Leaderboard Ad

Managing Effects of Radiation: Conservative Treatment Proves Most Effective

Management of Radiation Effects on the Ear and Temporal Bone

  • 7:30 – 8:30 am
  • Monday
  • Room N133

Radiation therapy for head and neck cancers can create problems for the ear. However, there is not much evidence available for dealing with those problems. Paul W. Gidley, MD, professor of otology-neurotology at the Department of Head and Neck Surgery at the University of Texas MD Anderson Cancer Center, will provide options for counteracting the side effects of radiation.

“There is not a lot of evidence or literature that has been written about osteoradionecrosis and radiation effects of the ear,” Dr. Gidley said. “For the ear, in my mind, I have a standard way I think about it and how I manage those patients. I am at a big cancer hospital and all that I do is take care of patients with ear problems, so I see all of these complications. I have had a good experience with managing them.”

Because of its central location, the ear is in the radiation fields for nasopharyngeal, parotid, and some oropharynx cancers, as well as some brain tumors, he said. The thin layer of skin over the ear canal and its poor blood supply make it vulnerable to the radiation therapy.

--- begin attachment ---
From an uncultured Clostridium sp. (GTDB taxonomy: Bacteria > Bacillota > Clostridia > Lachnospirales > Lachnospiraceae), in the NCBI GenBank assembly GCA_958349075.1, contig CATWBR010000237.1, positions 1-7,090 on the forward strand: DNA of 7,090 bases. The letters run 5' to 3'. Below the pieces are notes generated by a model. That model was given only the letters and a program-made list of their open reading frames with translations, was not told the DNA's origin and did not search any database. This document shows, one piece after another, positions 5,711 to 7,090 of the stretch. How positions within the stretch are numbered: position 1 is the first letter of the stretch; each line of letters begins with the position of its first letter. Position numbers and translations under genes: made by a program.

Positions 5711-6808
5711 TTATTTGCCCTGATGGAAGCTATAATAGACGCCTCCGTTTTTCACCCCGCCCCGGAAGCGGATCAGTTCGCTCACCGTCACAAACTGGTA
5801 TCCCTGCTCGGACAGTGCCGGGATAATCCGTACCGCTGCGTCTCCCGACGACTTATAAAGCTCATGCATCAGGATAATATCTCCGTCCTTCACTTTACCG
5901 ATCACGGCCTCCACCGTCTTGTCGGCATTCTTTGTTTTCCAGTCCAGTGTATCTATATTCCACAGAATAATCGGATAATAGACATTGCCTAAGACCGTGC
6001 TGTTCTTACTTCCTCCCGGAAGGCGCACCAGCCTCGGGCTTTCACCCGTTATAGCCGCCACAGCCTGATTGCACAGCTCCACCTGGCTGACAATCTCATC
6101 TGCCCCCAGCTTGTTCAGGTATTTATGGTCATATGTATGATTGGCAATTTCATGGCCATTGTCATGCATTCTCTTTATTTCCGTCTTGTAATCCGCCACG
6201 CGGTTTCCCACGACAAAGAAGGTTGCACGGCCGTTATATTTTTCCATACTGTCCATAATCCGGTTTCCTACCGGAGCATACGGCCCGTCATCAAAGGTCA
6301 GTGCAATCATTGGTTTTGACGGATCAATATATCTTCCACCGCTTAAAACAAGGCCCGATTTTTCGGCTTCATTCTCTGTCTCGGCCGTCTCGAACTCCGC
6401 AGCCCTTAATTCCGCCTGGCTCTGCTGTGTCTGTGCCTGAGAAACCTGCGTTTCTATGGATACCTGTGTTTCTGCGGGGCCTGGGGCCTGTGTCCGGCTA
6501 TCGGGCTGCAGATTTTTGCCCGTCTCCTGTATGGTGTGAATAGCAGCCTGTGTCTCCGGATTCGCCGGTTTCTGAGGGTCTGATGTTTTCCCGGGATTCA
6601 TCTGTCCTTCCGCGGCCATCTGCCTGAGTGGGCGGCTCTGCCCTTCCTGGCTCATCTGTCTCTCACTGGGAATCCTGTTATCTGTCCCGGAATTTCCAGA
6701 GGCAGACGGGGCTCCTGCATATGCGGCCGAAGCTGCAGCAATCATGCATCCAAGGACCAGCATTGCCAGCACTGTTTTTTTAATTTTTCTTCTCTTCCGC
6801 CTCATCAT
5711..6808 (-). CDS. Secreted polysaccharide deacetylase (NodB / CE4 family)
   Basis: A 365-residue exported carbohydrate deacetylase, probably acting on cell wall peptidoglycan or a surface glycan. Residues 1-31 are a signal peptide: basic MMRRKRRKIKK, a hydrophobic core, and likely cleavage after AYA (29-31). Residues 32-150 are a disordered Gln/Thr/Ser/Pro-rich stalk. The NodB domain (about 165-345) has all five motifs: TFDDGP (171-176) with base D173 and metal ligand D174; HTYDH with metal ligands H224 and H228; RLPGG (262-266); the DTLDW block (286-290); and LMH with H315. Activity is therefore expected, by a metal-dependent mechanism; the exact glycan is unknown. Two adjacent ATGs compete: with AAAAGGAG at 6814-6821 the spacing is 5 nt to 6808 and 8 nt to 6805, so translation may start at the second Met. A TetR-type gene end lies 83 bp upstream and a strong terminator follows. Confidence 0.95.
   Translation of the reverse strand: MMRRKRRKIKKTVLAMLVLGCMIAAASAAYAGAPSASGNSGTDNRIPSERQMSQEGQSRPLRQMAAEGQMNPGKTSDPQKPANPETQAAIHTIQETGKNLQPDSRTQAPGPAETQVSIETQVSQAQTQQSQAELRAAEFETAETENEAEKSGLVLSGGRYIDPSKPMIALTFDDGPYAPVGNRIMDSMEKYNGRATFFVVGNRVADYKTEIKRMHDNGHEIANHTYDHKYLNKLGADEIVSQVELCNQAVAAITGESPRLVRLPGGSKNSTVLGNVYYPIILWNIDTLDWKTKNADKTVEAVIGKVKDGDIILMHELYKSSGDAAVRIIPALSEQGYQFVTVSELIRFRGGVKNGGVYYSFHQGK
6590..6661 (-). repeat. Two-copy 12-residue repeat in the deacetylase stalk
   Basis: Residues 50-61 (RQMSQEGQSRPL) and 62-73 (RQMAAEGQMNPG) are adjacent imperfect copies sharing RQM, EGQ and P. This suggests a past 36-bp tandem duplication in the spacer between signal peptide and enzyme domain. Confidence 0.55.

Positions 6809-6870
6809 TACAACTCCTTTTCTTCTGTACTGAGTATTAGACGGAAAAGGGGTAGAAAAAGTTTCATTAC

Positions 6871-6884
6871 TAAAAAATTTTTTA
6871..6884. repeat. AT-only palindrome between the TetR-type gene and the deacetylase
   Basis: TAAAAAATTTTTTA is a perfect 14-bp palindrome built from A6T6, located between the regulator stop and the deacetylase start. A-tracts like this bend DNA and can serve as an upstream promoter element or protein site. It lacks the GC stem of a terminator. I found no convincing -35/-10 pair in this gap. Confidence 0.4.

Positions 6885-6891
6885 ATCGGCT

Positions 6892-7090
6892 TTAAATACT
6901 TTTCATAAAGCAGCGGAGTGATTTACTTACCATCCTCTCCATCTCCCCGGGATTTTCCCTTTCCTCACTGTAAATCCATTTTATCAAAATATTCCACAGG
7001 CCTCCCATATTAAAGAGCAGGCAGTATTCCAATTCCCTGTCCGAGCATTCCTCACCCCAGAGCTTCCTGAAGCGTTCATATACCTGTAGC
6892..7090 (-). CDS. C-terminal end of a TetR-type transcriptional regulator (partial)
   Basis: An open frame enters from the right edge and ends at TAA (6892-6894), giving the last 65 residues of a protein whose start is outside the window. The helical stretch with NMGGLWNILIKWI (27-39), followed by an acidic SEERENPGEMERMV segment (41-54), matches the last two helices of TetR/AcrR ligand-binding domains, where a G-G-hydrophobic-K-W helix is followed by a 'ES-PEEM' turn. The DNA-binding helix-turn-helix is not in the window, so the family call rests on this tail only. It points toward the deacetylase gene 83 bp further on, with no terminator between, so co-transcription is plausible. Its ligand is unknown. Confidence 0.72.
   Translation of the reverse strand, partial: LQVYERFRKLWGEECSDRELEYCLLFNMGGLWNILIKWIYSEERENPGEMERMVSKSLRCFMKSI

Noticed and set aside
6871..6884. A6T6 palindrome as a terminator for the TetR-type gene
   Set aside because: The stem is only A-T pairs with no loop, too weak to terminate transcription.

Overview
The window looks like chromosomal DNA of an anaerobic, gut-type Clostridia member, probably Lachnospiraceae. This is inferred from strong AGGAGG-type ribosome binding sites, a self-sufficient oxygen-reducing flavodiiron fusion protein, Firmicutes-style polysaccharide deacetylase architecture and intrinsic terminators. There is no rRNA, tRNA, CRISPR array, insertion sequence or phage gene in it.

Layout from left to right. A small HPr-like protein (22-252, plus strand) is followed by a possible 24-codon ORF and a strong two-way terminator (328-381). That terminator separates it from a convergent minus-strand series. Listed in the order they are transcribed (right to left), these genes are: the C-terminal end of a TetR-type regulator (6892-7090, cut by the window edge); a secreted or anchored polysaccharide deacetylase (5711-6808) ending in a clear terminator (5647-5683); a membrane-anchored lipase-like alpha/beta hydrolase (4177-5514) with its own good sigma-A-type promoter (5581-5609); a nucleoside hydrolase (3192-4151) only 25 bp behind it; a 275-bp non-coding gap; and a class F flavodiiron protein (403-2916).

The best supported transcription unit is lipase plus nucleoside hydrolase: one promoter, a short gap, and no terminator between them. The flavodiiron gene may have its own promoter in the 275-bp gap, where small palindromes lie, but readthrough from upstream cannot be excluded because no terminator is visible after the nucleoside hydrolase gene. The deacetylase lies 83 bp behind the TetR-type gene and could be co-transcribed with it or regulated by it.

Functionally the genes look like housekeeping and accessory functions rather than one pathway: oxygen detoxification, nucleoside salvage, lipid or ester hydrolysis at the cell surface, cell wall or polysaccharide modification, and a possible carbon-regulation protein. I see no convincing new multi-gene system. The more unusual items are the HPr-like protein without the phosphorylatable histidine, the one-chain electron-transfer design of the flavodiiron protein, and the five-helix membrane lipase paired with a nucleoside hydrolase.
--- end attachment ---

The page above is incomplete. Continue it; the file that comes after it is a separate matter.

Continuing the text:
Using case studies, Dr. Gidley will explain how he manages problems to the outer, middle, and inner ear.

“The problem we have is the changes from radiation are slow in onset and so they are slow in resolving,” Dr. Gidley said. “Some are permanent problems. For example, sensorineural hearing loss that comes from radiation therapy is a permanent problem. Other problems like infections are things we can manage, and in some cases, completely resolve.”

However, some problems require more aggressive treatment, including surgical management. Patients who develop osteoradionecrossis that spreads beyond a local problem often require surgery. Another issue Dr. Gidley will examine is myringotomy, which can become a complex issue following radiation therapy.

MD Anderson has had success when its radiation therapists take a proactive approach to reduce the radiation dose to the inner ear, he said.

“On the other hand, if a tumor is close to the inner ear, the radiotherapist needs to deliver an adequate treatment dose even if that means the cochlea will get a much higher dose than what you would prefer to give it,” Dr. Gidley said.

“The take-away is that physicians need to recognize these problems as complications of radiation therapy, and they need to consider conservative management over surgical management when they can,” he said.

Return to AAO-HNSF Daily articles

Top